Wes Iwundu Latest Magic Player to Assist
Magic forward will help with teammate Jonathan Isaac's effort to feed children
ORLANDO - As is so often is the case on the basketball court, Orlando Magic teammates are supporting one another, and they continue to have each other’s backs in inspiring ways.
Wanting to do whatever he can to support teammate Jonathan Isaac and his mission to feed those in need in Central Florida, Magic forward Wes Iwundu recently made a financial donation to the ``COVID-19: Ready, Set, Feed’’ cause. Also, Isaac said various Magic teammates have assisted him while he’s worked for J.U.M.P. Ministries and Project Life, Inc. to provide ``grab-and-go’’
breakfasts and lunches to school-aged children in the Central Florida area over the past week. According to Isaac, Project Life delivered an average of 187 meals a day last week and served another 250—plus meals daily. Isaac said that his group delivered 200 box meals within 30-45 minutes this past Friday, signifying the tremendous need among those who are struggling to fill even the most basic of needs following the downturn of the economy because of the COVID-19 pandemic.
``First week was fully successful,’’ Isaac wrote on Instagram. ``Now, with the stay at home mandate, we are getting calls from the community to deliver food. So this number may increase weekly as time goes … Currently, we are still in need of ongoing supplies (and) donation(s) at this point to be able to meet the needs (such as) containers, meat, drinks, non-perishable (items), bread, etc., in case anyone still wants to help.’’
Isaac was particularly appreciative of the help provided by Iwundu, one of his closest friends on the Magic. The two forwards entered the NBA together following the 2017 NBA Draft, and through the years, they have supported one another along the highs and lows of playing in the NBA.
``I want to shout out my guy, my teammate, my brother Wes Iwundu for donating to the cause – ``COVID-19: Ready, Set, Feed,’’ Isaac said on Instagram. ``It’s amazing and I appreciate you Bro, but more so the kids who are going to get fed and the families that are going to be taken care of appreciate you even more. Shout to (Iwundu) and shout out to everybody who are continuing to push this.’’
The work by Isaac and Iwundu continues what the Magic have done throughout the pandemic that has caused the sports world, and the world as we know it, to dramatically change. Following through on their mission of trying to make differences on and off the court, Magic players and staffers have been especially active in the community in assisting those in need.
The DeVos family, owners of the Magic for nearly 29 years, recently backed a $2 million fund that will pay hourly employees of the Magic, Lakeland Magic, Orlando Solar Bears and the Amway Center who would have otherwise been missing out on income with the various sports’ seasons being suspended. Centers Nikola Vucevic and Mo Bamba were among the first Magic players to pledge assistance in the payment of the workers during the suspension of the Magic season.
Magic forward Aaron Gordon, who shared the Rich and Helen DeVos Community Enrichment award with Isaac in 2019, has been extremely active for years in trying to help those in need in his hometowns of Orlando and San Jose. Last week, Gordon donated to the Foundation for Orange County Public Schools and urged others to log onto FoundationForOCPS.org so some of the 7,000 homeless students and approximately 150,000 students who depend on free-or-reduced breakfasts and lunches can get ``grab-and-go’’ food while classes are out of session. Gordon also made a financial contribution to My New Red Shoes, a non-profit organization that supplies well-fitted shoes and clean clothes to those in need in Gordon’s hometown of San Jose, Calif.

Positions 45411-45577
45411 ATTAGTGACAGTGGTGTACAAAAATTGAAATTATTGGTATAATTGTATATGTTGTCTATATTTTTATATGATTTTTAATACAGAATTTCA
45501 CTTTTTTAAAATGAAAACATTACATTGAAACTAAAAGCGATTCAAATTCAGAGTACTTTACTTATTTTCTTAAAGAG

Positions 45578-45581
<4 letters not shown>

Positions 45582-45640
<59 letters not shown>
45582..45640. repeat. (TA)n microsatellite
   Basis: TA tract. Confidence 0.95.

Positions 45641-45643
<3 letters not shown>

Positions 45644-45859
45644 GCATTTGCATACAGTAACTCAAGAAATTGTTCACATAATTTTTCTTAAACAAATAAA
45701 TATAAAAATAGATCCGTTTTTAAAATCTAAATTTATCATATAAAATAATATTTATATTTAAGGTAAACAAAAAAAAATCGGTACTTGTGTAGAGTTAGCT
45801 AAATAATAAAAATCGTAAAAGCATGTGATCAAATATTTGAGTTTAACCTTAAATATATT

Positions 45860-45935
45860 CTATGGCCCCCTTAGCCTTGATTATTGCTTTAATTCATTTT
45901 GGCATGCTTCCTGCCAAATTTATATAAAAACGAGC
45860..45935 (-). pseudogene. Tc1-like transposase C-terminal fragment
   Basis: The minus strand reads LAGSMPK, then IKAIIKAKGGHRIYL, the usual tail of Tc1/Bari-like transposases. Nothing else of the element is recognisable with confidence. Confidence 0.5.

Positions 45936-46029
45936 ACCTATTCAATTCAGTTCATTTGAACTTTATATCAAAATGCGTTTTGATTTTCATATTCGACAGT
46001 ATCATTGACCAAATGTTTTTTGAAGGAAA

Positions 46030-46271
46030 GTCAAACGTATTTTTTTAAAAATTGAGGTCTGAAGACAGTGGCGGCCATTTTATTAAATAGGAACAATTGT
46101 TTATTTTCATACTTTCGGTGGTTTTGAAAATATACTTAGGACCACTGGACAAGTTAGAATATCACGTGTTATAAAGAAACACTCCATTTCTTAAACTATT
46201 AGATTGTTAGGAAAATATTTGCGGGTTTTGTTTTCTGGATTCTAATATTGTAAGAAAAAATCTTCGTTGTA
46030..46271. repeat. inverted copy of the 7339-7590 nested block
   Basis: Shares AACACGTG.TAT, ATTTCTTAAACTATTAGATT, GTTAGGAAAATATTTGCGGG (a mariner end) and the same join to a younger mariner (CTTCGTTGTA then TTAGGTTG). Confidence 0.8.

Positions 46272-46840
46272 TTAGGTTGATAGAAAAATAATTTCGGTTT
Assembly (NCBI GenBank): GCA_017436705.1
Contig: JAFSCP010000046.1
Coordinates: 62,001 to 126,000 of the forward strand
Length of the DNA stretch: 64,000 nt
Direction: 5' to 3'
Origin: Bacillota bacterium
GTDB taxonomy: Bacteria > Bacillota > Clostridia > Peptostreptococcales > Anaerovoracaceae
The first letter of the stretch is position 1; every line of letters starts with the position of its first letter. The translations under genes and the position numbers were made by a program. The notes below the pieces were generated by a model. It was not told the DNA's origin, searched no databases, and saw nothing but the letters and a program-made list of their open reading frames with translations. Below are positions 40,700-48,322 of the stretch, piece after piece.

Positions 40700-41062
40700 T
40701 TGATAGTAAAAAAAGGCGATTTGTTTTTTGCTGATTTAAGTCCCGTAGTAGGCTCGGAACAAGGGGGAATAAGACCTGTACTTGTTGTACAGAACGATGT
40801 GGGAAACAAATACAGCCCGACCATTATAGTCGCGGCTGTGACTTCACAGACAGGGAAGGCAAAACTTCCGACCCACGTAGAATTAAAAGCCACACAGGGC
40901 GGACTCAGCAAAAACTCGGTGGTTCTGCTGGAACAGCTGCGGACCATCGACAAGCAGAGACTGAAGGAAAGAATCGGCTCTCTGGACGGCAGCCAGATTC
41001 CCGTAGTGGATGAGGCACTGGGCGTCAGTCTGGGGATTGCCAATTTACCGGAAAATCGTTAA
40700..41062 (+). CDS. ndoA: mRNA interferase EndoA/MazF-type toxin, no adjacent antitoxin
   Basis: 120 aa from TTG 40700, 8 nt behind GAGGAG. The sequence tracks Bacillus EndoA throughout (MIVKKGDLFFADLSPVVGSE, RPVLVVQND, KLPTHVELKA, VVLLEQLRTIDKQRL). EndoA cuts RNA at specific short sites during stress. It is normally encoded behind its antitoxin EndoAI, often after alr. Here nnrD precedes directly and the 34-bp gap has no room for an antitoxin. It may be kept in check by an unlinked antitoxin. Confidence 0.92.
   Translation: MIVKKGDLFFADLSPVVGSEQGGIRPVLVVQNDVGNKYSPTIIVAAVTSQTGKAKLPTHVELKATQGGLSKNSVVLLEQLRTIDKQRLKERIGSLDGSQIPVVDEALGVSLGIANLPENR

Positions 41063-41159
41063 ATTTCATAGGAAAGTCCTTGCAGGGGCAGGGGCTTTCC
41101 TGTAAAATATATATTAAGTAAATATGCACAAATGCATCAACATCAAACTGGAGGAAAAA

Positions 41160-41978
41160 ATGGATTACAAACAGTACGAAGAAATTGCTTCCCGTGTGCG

``The coronavirus is turning everyone’s world upside-down. Schools are closed and kids are missing meals and classes,’’ Gordon said of his charitable work last week in a video post to Twitter. ``Orange County public-school staff members are providing grab-and-go meals at 50 school sites for kids across the country. Teachers are providing long-distance learnings for all students to stay on track. That’s because our community’s kids are our most precious resource.’’
Hoping to assist those who are bravely helping others in his boyhood home, Augustin donated to Krewe of Red Beans in New Orleans, one of the nation’s hardest-hit cities by the COVID-19 pandemic. Krewe of Red Beans delivers food from local restaurants to frontline medical workers in the New Orleans area.
Augustin lived in New Orleans until his senior year of high school before he and his family were forced to evacuate because of Hurricane Katrina. When his family lost their home and most all of their belongings in New Orleans, Augustin moved to suburban Houston where he finished high school. Back in December, Augustin became the first male or female athlete in the history of New Orleans’ Brother Martin High School to have his jersey number retired by the school.
Augustin, 32, is hopeful that others will also contribute to the Krewe of Red Beans by logging onto RedBeansParade.com. As of Wednesday, the Louisiana Department of Health reported that the state has 1,795 COVID-19 cases and 65 deaths related to the pandemic.
Similarly, Isaac is hoping that those able and willing can donate to Project Life and J.U.M.P. Ministries so that the groups can continue to serve meals five days a week from 8:30 a.m. to 3:30 p.m. People interested in assisting the groups to feed those in need can donate at ProjectLifeNow.org. Also, supplies and donations can be dropped off at 2550 West Colonial Drive, Suite 300, Orlando, FL 32804.
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